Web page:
“Ethnic antagonism between Arabs and Persians cannot possibly be all-important when Iraq’s supreme religious leader Grand Ayatollah Ali Sistani is Iranian and Iran’s chief justice Mahmoud Shahroudi, is Iraqi.”

Khaled Fouad Allam is an Algerian-born expert on Islam who now lives in Italy where he teaches at the universities of Trieste and Urbino. He is held in high esteem by the Church of Rome and what he has to say easily finds ears that listen. His analysis goes further than Nasr’s. Largely inspired by Khomeini’s revolution, the Shia revival is for the first time finding significant support amongst Sunni Arabs and threatens to spread across the entire Middle East. Politically, Iran might become what it never was in Khomeini’s lifetime, a great regional power.

So what is in store for international politics? In a report that appeared in the August 4 issue of the “The Wall Street Journal”, Peter Waldman writes that the Bush administration is increasingly paying attention to what Nasr is saying. Two White House foreign policy officials attended one of his conferences in Washington in early August and Condoleezza Rice had a meeting with him. “But his influence on U.S. policy is unclear,” for now.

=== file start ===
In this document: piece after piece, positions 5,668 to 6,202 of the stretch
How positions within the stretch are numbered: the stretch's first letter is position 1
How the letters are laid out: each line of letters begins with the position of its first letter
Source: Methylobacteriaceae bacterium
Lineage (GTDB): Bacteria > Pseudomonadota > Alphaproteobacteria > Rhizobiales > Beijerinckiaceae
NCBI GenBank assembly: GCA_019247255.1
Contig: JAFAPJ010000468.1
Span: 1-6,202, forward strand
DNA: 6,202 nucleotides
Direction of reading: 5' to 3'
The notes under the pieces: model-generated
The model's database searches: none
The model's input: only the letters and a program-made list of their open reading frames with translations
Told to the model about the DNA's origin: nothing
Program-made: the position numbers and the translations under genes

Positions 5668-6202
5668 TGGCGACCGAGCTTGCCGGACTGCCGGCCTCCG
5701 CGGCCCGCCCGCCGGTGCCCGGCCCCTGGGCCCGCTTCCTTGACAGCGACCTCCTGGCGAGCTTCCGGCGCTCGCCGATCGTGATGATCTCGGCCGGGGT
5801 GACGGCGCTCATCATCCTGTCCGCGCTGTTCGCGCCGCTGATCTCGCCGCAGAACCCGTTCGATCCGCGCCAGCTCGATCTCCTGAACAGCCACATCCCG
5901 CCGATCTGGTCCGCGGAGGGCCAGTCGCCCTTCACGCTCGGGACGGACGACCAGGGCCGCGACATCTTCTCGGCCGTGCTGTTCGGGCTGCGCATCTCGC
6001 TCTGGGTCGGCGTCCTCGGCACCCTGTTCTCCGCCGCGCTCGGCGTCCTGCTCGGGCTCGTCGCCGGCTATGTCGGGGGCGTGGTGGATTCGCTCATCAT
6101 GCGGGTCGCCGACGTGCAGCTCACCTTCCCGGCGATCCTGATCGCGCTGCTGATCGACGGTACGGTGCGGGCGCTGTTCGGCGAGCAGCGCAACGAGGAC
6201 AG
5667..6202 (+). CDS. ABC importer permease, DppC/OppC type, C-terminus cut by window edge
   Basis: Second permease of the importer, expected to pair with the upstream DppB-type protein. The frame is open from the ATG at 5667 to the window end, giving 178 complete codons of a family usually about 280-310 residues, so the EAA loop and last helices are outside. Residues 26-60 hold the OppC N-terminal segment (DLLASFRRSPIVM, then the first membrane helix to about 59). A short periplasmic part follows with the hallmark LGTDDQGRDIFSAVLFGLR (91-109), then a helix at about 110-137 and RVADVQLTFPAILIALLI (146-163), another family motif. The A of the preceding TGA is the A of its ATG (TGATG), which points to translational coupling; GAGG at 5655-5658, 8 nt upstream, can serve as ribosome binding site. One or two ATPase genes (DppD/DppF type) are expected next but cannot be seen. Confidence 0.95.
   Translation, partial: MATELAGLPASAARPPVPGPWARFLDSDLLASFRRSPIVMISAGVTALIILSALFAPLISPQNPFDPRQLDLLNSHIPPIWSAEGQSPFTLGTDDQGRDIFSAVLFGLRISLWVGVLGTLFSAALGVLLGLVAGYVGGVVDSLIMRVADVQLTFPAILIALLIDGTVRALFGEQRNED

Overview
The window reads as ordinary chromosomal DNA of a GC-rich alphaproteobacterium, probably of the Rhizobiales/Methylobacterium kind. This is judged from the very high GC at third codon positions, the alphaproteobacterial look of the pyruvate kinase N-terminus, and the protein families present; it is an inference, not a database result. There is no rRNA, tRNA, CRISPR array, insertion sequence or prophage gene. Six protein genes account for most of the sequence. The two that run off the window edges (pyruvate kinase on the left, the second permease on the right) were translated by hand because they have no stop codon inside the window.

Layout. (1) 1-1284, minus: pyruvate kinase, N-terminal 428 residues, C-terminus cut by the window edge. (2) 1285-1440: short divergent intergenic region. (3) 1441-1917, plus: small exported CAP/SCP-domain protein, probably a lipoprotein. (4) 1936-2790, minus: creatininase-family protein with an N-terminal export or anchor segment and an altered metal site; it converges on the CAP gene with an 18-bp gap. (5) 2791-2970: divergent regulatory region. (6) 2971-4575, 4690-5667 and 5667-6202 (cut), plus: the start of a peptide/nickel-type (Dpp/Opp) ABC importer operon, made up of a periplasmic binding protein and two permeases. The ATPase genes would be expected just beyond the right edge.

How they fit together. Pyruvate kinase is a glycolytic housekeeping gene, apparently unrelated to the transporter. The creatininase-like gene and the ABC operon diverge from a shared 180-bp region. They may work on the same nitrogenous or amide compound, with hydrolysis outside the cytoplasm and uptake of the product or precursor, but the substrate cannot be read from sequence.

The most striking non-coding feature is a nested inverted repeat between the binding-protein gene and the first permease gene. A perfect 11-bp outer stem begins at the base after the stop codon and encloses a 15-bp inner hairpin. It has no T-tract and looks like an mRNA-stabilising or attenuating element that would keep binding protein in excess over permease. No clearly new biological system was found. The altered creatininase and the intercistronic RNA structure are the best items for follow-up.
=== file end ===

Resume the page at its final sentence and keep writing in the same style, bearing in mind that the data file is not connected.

August 22: Does Iran have something in store? (BERNARD LEWIS, August 8, 2006, Opinion Journal)
In Islam, as in Judaism and Christianity, there are certain beliefs concerning the cosmic struggle at the end of time--Gog and Magog, anti-Christ, Armageddon, and for Shiite Muslims, the long awaited return of the Hidden Imam, ending in the final victory of the forces of good over evil, however these may be defined. Mr. Ahmadinejad and his followers clearly believe that this time is now, and that the terminal struggle has already begun and is indeed well advanced. It may even have a date, indicated by several references by the Iranian president to giving his final answer to the U.S. about nuclear development by Aug. 22. This was at first reported as "by the end of August," but Mr. Ahmadinejad's statement was more precise.